This page will provide you with some information about the state of abortion access in Pennsylvania.
Is abortion legal in Pennsylvania?
Yes, abortion is still legal in Pennsylvania. Current law states that abortion is accessible, however, there are several restrictions to abortion access:
- Prohibited at 24 weeks gestational age (from last menstrual period).
- Prohibits the use of state and federal Medical Assistance (MA) Funds for abortion services, unless the pregnancy is a result of reported rape or incest, or abortion is necessary to avert the death of the pregnant person.
- Mandated counseling from abortion provider that includes information designed to discourage the patient from having an abortion and 24 hour wait before getting an abortion. This waiting period can be waived if health is at risk because of the pregnancy.
- If under the age of 18, a parent or guardian must give permission to get an abortion or request a judicial bypass to waive the requirement for parental involvement.
- Requiring a signed notice under penalty from a married woman that she has notified her spouse she is about to undergo an abortion (with exceptions for medical emergencies or if the pregnancy resulted from spousal sexual assault).
What does the reversal of Roe v. Wade mean?
If the Supreme Court decides to overturn Roe v. Wade, there would be no constitutional right to an abortion, and the authority over abortion law goes to the individual states.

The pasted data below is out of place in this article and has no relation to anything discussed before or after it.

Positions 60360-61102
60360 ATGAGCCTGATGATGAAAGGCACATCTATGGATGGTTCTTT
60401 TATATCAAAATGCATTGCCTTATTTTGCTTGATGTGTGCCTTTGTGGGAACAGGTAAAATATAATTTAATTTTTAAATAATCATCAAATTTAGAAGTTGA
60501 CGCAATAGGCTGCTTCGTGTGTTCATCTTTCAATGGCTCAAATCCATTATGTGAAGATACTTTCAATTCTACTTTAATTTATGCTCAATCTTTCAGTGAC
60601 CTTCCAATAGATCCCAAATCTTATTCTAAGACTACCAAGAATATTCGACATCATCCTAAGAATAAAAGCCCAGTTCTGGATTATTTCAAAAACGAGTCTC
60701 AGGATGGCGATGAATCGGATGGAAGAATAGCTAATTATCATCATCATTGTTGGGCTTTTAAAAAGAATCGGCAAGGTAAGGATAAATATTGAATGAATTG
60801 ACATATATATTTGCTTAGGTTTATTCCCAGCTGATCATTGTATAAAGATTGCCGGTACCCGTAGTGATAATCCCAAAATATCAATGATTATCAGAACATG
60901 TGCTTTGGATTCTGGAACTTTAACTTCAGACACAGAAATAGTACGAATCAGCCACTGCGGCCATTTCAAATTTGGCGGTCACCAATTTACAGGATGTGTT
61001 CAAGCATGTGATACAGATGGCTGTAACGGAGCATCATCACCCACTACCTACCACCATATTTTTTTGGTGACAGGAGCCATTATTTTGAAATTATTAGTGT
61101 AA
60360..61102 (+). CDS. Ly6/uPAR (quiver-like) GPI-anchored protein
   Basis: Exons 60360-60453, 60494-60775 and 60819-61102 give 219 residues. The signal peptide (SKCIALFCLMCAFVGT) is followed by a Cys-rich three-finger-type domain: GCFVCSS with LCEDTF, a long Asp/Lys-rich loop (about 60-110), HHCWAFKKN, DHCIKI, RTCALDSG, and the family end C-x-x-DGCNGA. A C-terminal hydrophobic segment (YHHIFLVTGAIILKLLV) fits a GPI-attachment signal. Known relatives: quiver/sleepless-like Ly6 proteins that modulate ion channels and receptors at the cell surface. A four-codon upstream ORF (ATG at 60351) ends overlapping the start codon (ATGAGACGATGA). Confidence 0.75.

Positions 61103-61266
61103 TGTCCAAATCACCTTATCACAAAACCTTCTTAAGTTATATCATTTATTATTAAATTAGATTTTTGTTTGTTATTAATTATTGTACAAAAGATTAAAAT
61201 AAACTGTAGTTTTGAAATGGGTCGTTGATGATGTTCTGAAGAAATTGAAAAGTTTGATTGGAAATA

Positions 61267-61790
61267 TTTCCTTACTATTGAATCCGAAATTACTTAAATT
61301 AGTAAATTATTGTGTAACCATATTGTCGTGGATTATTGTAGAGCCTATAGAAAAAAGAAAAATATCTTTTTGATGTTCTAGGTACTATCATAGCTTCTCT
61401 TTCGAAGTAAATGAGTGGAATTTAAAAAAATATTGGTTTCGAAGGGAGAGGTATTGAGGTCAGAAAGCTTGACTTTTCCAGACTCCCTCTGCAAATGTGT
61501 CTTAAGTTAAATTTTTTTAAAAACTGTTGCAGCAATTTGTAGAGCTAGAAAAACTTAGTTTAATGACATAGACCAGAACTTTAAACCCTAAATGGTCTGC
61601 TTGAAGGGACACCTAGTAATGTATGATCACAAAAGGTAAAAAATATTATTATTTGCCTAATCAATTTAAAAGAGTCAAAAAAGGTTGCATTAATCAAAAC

Does pa have trigger laws?
You may have heard the term “trigger law” or “trigger ban.” These are bans that will take effect immediately after Roe v Wade is overturned.
Pennsylvania does not have a “trigger law” in place.
Has legislation been introduced to ban or restrict abortion in Pennsylvania?
Yes, multiple bills have been introduced that would ban or restrict abortion access.
- S.B. 378 (Mastriano) H.B. 904 (Borowicz) – Would prohibit the abortion of a fetus if a heartbeat is detected, changing current statutory requirements for an abortion from 24 weeks to 6 weeks gestation. If no fetal heartbeat is detected, an abortion may only be performed if a physician determines an abortion is necessary.
- Status – B. 378 was referred to the Senate Health and Human Services Committee on March 10, 2021.
- Status – H.B. 904 received first consideration on the House Floor on May 25, 2021. The bill was tabled for a second time in the House on September 20, 2021.
- S.B. 956 (J.Ward) H.B. 2252 (Oberlander) – Would amend the Pennsylvania Constitution to declare there is no right to an abortion or funding for an abortion.
- Status – On January 25, 2022, S.B. 956 was reported as committed by the Senate Health and Human Services Committee and received first consideration on the Senate Floor. The bill was laid on the table on April 12, 2022.
- Status – H.B. 2252 was referred to the House Health Committee on January 20, 2022.
- S.B. 152 (J.Ward) – Would prohibit the Department of Health from entering into contracts with or making grants to entities that perform abortions that do not qualify for federal matching funds through Medicaid or that maintain or operate facilities where such abortions are performed, except as required by federal law when such services are provided by Medicaid and by a qualified provider approved by the Centers for Medicaid and Medicare Services.
- Status – S.B. 152 was reported as committed by the Senate Health and Human Services Committee and received first consideration on the Senate Floor on January 25, 2022. The bill was removed from the table on April 12, 2022.
- S.B. 289 (O’Neal) – Would require abortion facilities to publicly post and update inspection information online and provide inspection information to individuals upon request at no cost. Plans of correction must be posted on a facility’s public website within 30 days of receiving notice of a violation or sooner, as directed by the Department of Health. Facilities must ensure the identities of their patients remain confidential when posting such information.